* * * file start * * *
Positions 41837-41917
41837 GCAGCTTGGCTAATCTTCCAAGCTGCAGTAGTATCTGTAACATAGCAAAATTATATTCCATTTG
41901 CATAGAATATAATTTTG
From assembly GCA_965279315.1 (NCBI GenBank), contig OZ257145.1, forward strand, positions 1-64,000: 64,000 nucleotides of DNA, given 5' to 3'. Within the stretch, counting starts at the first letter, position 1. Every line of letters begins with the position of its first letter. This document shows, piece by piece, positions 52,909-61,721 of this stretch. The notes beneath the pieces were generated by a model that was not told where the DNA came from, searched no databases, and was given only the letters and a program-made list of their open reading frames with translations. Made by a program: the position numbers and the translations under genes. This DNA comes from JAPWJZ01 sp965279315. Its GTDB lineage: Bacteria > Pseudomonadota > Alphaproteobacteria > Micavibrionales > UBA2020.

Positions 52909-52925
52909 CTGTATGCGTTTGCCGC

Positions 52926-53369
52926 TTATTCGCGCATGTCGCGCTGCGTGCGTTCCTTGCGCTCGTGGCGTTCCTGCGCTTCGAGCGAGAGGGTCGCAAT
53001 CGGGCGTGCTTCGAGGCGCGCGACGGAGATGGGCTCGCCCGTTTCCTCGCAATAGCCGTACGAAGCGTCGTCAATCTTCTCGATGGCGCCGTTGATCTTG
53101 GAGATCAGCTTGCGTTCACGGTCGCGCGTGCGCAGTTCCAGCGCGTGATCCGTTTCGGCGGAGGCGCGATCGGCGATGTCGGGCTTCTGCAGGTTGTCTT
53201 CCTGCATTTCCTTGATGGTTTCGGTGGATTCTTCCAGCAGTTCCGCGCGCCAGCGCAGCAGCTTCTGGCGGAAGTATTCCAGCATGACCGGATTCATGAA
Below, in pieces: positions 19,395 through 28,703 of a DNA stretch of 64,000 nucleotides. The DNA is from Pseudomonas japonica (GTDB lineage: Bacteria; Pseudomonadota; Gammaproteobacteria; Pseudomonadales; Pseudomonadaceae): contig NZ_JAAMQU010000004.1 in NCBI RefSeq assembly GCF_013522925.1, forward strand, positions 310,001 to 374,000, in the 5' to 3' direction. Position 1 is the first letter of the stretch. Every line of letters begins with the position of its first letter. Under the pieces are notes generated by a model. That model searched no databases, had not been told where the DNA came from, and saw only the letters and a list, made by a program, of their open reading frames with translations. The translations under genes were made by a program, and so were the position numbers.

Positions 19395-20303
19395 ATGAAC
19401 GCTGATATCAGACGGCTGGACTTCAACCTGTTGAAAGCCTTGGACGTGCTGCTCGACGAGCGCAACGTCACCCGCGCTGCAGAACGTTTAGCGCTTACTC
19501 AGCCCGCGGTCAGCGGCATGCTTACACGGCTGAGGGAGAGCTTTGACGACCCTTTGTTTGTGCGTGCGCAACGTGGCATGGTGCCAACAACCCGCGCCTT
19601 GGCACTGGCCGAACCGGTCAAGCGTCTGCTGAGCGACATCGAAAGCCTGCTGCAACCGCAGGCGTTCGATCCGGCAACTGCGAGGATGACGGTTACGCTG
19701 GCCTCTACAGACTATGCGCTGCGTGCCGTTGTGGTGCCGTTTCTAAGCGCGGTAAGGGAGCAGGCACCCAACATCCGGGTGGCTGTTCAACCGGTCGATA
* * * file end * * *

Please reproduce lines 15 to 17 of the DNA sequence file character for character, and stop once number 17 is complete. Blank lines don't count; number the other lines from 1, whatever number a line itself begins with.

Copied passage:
19401 GCTGATATCAGACGGCTGGACTTCAACCTGTTGAAAGCCTTGGACGTGCTGCTCGACGAGCGCAACGTCACCCGCGCTGCAGAACGTTTAGCGCTTACTC
19501 AGCCCGCGGTCAGCGGCATGCTTACACGGCTGAGGGAGAGCTTTGACGACCCTTTGTTTGTGCGTGCGCAACGTGGCATGGTGCCAACAACCCGCGCCTT
19601 GGCACTGGCCGAACCGGTCAAGCGTCTGCTGAGCGACATCGAAAGCCTGCTGCAACCGCAGGCGTTCGATCCGGCAACTGCGAGGATGACGGTTACGCTG